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November 15, 1930


Author Affiliations


JAMA. 1930;95(20):1497-1499. doi:10.1001/jama.1930.02720200033009

In the majority of herniorrhaphies, either direct or indirect, the chief complicating factor confronting a firm and secure closure is the necessity of making an adequate provision for the transmission of the structures of the spermatic cord. It is on this account that the closure of an inguinal hernial opening in the female is a simpler and surer procedure.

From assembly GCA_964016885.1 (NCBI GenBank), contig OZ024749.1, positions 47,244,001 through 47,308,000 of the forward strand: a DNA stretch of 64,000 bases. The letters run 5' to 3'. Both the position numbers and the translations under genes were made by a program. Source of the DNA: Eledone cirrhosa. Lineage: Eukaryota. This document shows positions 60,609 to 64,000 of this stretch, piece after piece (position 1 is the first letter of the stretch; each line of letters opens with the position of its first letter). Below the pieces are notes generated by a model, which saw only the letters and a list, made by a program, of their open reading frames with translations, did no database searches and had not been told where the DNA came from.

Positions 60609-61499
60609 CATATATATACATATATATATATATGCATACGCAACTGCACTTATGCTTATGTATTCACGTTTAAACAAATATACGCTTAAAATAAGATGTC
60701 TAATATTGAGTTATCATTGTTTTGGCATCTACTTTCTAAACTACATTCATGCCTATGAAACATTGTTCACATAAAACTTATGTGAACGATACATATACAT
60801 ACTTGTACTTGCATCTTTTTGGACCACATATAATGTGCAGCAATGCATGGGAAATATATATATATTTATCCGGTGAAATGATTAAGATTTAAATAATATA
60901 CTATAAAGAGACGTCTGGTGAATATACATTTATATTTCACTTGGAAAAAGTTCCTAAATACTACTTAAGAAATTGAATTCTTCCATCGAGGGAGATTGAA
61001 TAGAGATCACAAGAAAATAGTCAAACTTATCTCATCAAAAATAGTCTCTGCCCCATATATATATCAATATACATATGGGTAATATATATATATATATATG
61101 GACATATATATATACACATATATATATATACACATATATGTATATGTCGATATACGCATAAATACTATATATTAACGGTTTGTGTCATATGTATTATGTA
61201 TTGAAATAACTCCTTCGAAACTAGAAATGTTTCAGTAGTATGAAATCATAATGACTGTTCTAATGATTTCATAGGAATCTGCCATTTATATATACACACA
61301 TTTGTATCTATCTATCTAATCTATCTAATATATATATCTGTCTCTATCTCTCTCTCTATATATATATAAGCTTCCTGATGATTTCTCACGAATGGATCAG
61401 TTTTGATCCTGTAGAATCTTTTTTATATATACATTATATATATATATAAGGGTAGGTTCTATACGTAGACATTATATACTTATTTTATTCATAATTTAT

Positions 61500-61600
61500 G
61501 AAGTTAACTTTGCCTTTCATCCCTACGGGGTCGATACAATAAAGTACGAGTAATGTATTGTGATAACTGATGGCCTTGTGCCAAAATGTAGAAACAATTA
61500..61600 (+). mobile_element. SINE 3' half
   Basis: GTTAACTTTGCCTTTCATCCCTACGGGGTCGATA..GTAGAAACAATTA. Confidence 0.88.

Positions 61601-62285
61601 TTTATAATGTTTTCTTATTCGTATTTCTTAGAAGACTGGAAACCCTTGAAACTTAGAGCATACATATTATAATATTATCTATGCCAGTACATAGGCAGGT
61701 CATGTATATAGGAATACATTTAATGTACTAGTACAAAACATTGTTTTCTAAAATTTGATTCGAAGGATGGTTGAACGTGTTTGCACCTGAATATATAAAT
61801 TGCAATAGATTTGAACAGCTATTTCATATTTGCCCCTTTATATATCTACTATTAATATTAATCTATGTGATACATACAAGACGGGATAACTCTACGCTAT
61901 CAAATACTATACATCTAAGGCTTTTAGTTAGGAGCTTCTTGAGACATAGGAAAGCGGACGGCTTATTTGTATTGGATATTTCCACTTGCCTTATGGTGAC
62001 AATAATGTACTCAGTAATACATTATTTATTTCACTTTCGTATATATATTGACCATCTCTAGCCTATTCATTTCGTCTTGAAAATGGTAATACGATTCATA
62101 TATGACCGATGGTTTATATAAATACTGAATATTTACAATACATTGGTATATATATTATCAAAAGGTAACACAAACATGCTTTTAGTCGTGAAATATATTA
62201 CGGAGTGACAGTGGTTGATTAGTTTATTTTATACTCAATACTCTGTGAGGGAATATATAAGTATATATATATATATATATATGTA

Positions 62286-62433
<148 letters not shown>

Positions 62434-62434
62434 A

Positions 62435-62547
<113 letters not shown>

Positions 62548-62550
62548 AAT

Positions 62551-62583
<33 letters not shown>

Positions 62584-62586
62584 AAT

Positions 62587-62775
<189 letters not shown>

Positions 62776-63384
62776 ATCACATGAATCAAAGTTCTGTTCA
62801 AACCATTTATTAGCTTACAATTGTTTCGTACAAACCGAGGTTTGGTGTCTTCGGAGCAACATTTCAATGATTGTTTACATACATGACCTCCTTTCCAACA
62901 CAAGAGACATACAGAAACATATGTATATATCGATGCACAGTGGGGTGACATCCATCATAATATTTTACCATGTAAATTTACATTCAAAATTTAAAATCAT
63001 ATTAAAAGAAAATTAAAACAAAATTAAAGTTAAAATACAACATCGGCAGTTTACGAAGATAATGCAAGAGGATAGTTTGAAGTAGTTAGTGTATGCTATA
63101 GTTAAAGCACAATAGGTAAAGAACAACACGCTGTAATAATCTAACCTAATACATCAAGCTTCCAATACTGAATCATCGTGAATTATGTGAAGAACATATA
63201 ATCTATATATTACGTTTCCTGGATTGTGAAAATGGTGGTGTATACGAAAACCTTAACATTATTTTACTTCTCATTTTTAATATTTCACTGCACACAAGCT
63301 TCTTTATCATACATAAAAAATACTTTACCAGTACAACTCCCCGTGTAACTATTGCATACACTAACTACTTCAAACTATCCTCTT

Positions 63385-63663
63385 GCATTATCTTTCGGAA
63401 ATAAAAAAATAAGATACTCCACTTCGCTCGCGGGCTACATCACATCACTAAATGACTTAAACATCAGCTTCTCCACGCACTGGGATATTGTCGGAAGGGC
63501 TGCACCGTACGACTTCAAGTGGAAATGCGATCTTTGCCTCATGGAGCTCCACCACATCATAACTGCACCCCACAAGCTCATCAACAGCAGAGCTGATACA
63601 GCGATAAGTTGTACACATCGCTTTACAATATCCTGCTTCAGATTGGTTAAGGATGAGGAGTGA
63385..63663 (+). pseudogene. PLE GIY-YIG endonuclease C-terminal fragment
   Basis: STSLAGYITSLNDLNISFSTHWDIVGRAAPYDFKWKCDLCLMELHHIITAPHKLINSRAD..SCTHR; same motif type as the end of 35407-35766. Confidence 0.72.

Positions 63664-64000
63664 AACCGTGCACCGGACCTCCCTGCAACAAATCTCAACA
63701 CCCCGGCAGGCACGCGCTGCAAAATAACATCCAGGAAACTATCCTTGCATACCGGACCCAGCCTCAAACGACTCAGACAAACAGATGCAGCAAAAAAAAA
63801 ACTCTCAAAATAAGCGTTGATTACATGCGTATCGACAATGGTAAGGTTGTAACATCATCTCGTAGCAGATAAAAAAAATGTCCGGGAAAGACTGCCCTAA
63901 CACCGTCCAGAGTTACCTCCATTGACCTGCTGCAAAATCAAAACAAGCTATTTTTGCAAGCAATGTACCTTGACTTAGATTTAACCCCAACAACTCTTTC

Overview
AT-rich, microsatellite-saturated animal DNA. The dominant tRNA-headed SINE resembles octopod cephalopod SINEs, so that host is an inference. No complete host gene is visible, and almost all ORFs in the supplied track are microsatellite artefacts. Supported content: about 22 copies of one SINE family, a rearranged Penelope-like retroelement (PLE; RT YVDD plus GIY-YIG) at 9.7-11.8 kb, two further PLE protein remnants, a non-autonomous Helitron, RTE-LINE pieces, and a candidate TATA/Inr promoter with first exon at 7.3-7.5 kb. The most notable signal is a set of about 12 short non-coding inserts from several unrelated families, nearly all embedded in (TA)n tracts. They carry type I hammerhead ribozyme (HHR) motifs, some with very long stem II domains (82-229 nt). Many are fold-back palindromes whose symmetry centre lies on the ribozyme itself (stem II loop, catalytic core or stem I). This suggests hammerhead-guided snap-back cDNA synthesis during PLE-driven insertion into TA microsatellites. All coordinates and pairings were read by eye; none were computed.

The Bassini operation, though adequate in a large number of cases, is in reality no more than the removal of the enlargement of a congenital sac and resuture of the structures, plus a floor construction of muscle tissue that is not firm and the conjoined tendon that must be under unsafe tension. It presents the disadvantage of leaving the opening directly through the aponeurosis, which is the fundamental tissue support, ranking next to bone in this respect, thus leaving a postoperative "weak spot" in a vulnerable portion of the aponeurosis.


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